Come Drink With Me

大醉俠 | Big Drunk Hero
 •  , ,  •   • Dir.

Reviewed by   |  Mar 1, 2015

After a long and, at times, painful wait, Celestial Pictures have finally released the first batch of the Shaw Brother’s back catalogue. Among this mouth-watering selection is the landmark swordplay epic ‘Come Drink With Me’ which not only garnered worldwide plaudits for director King Hu on its initial release, but also remains well loved by genre buffs to this day. Having heard so much about the film, I sat down to watch it with eager anticipation and some curiosity as to how it would hold up today.

During a routine trek through the country, a small garrison of troops are ambushed by a notorious bandit clan who, after decimating the foot soldiers, capture the general and transport him back to their stronghold. The gang now demand the release of their imprisoned leader in return for the general’s life, a deal that has the authorities facing a number of quandaries. Into the bargaining steps famed swordswoman Golden Swallow (Pei Pei) who, disguised as a male warrior, meets the clan representatives to force them to release their prisoner. A furious battle occurs leaving the enemy in no doubt as to the abilities of Golden Swallow. Nonetheless, the clan refuse to free the captive and instead send their very best fighters to deal with the increasing threat from Golden Swallow. Thankfully, the young swordswoman is aided by a nonchalant wanderer named ‘Drunken Cat’ who warns her of the attack, but takes little interest in her genuine gratitude. However, she once again needs the help of Drunken Cat and, after he saves her from near death and nurses back to health, joins forces with this new ally. Drunken Cat’s past, though, begins to catch up with him when an old rival is revealed to be the figurehead of the bandit clan. With both sides now ready to conclude the matter and the forces amassed, the chance is given to Golden Swallow and Drunken Cat to gain revenge against their own personal opponents and free their target.

As I sat down to watch this I must admit to wondering whether it would deserve its reputation and if King Hu was indeed as capable director as is widely believed. Any misgivings were quickly erased after a mere few minutes of this exceptional swordplay masterpiece and then replaced by a hypnotised gaze at the screen. King Hu’s real maturity and perhaps genius is his combination of elements which many lesser directors struggle to marry; the storyline, characterisation and atmosphere are all woven together in a sublime concoction that will stand as a perfect legacy for Hu. Many of the film’s strengths have been seen endless times since its release in the 1960s and there’s always a danger that these can seem tired in retrospect. However, ‘Come Drink With Me’ is thankfully imbued with the energy and excitement that marks the great directors of the genre i.e. Chang Cheh, Liu Chia Liang, Sun Chong, Chor Yuen and Sammo Hung. The central partnership is a superb foundation for the film’s success and gives the martial arts pantheon two beloved characters: the enchanting Golden Swallow (played supremely by the wonderful Cheng Pei Pei) and the charismatic Drunken Cat. The swordplay/kung fu genre has seen many drunken wanderers in its time, but Drunken Cat stands out as one of the most endearing heroes in its history.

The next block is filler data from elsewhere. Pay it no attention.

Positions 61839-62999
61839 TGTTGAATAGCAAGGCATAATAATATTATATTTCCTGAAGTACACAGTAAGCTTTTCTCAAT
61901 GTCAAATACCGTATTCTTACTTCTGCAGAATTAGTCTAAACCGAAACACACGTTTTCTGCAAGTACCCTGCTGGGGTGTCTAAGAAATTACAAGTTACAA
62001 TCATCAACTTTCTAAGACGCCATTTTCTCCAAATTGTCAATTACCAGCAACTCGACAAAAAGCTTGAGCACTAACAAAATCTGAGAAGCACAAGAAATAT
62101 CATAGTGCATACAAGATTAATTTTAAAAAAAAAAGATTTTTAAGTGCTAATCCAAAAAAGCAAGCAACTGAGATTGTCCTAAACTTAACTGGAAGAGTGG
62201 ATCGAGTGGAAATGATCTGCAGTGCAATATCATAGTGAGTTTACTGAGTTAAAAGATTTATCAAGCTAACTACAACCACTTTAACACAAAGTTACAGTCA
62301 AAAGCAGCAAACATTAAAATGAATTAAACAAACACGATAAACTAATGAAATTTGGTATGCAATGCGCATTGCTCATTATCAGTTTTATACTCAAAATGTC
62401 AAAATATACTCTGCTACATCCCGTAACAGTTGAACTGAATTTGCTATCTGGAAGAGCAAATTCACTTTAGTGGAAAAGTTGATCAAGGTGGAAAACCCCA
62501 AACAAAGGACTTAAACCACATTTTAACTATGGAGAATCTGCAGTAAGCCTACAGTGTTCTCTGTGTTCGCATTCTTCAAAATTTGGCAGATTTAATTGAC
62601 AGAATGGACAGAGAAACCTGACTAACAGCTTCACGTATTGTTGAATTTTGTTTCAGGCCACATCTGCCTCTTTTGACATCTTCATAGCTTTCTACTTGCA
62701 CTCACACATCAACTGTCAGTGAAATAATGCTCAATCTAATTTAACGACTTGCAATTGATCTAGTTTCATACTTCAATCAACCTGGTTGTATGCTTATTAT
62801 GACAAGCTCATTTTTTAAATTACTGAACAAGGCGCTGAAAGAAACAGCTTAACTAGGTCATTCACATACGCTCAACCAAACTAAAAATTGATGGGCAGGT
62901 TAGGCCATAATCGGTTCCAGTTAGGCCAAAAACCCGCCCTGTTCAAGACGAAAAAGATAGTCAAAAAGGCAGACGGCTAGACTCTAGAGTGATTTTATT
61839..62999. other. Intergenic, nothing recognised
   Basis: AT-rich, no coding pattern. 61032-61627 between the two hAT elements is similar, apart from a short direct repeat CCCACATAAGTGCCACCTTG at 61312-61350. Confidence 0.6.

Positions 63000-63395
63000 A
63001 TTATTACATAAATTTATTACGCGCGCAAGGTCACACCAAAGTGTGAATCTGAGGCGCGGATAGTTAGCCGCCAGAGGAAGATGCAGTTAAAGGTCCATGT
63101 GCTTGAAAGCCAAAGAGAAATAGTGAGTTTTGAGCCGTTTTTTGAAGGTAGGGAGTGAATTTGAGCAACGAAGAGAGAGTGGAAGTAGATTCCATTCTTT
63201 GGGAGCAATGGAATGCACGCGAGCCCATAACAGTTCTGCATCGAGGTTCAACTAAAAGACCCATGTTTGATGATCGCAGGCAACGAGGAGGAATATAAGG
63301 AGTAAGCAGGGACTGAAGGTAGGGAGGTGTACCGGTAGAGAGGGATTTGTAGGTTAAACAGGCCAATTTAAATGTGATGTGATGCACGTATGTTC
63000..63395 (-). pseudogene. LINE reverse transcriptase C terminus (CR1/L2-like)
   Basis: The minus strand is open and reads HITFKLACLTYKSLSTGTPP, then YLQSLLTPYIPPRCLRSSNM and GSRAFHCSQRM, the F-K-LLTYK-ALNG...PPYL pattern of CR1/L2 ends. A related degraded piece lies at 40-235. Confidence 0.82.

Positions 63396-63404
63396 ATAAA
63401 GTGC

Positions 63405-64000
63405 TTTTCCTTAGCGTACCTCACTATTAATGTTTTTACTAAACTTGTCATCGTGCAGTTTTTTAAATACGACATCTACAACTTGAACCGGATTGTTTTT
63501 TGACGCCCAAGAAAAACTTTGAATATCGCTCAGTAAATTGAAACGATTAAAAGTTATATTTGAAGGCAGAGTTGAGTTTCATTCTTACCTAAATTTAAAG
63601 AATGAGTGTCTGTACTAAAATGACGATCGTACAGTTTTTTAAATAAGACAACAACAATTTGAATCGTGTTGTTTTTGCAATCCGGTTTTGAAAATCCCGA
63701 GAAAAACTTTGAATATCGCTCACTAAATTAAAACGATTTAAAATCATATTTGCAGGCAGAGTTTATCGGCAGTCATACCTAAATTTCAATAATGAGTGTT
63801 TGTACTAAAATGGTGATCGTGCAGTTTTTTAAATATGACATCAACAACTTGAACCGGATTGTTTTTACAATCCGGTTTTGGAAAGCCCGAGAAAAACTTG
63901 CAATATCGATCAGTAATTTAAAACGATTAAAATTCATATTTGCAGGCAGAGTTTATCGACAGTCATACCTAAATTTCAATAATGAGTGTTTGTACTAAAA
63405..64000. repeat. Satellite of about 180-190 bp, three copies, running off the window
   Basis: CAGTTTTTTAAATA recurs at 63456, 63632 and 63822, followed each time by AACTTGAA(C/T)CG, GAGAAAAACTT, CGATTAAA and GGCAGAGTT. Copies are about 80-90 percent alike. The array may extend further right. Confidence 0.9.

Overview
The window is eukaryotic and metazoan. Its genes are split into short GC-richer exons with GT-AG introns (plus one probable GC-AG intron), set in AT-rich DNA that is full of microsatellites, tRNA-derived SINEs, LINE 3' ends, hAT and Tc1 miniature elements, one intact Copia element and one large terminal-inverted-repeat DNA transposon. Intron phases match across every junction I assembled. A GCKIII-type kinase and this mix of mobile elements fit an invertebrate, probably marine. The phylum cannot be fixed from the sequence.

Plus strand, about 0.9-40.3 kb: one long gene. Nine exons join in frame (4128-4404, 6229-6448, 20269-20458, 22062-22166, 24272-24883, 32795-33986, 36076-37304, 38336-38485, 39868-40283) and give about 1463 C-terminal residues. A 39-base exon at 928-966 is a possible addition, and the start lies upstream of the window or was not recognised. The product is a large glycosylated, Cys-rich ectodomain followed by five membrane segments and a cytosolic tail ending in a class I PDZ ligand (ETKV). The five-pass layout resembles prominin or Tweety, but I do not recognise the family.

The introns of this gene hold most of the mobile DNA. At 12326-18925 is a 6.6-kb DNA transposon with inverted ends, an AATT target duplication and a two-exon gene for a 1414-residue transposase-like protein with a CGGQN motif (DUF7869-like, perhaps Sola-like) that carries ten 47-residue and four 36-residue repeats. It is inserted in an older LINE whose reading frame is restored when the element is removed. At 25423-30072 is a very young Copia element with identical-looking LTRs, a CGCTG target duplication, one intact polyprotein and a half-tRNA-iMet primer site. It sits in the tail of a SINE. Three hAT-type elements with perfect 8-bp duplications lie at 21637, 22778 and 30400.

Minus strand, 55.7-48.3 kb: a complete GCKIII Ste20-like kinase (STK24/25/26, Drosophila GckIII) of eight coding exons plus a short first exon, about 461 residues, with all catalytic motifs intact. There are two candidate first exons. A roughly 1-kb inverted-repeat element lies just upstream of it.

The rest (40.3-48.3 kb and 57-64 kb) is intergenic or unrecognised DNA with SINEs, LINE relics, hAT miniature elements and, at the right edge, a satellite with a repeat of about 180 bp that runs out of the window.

If there is a weakness here it is probably the development of the stories main villain. After a formidable build-up is given to the diabolical monk, his actual skills prove to be little match for Drunken Cat. This takes some of the resonance from the otherwise excellent finale and underpins the fact that, while this is a great film, it isn’t perfect. The action is another thing that might disappoint keen fight fans, but it still holds up remarkably well considering its age. There’s also so much quality in this production that the, at times, archaic action isn’t a significant flaw. ‘Come Drink With Me’ has convinced me of King Hu’s mastery of film-making and I would certainly consider his work here to be almost equal to the best of Chang Cheh and Liu Chia-Liang. Celestial haven’t disappointed with its first batch and have presented fans with a first-rate classic here. 4 stars, but so nearly 5.

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